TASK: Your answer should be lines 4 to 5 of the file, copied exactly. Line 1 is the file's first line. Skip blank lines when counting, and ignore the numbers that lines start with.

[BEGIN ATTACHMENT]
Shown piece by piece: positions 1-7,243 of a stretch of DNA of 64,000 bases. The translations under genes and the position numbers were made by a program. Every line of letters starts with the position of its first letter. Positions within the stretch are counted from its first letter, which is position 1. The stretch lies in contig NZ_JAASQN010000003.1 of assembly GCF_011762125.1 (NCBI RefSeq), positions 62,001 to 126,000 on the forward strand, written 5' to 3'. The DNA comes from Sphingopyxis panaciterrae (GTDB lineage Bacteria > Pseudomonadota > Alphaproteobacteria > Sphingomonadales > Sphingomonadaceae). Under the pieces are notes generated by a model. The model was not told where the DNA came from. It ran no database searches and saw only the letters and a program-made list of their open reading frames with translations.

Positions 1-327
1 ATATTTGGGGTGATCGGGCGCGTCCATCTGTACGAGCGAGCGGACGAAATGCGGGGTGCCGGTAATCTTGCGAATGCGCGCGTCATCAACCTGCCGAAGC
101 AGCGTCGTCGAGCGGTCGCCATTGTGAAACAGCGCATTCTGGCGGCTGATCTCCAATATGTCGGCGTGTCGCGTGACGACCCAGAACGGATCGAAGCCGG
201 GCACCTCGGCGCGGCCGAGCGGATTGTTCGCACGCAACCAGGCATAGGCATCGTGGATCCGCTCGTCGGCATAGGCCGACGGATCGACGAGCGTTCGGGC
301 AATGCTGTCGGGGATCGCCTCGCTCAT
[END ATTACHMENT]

101 AGCGTCGTCGAGCGGTCGCCATTGTGAAACAGCGCATTCTGGCGGCTGATCTCCAATATGTCGGCGTGTCGCGTGACGACCCAGAACGGATCGAAGCCGG
201 GCACCTCGGCGCGGCCGAGCGGATTGTTCGCACGCAACCAGGCATAGGCATCGTGGATCCGCTCGTCGGCATAGGCCGACGGATCGACGAGCGTTCGGGC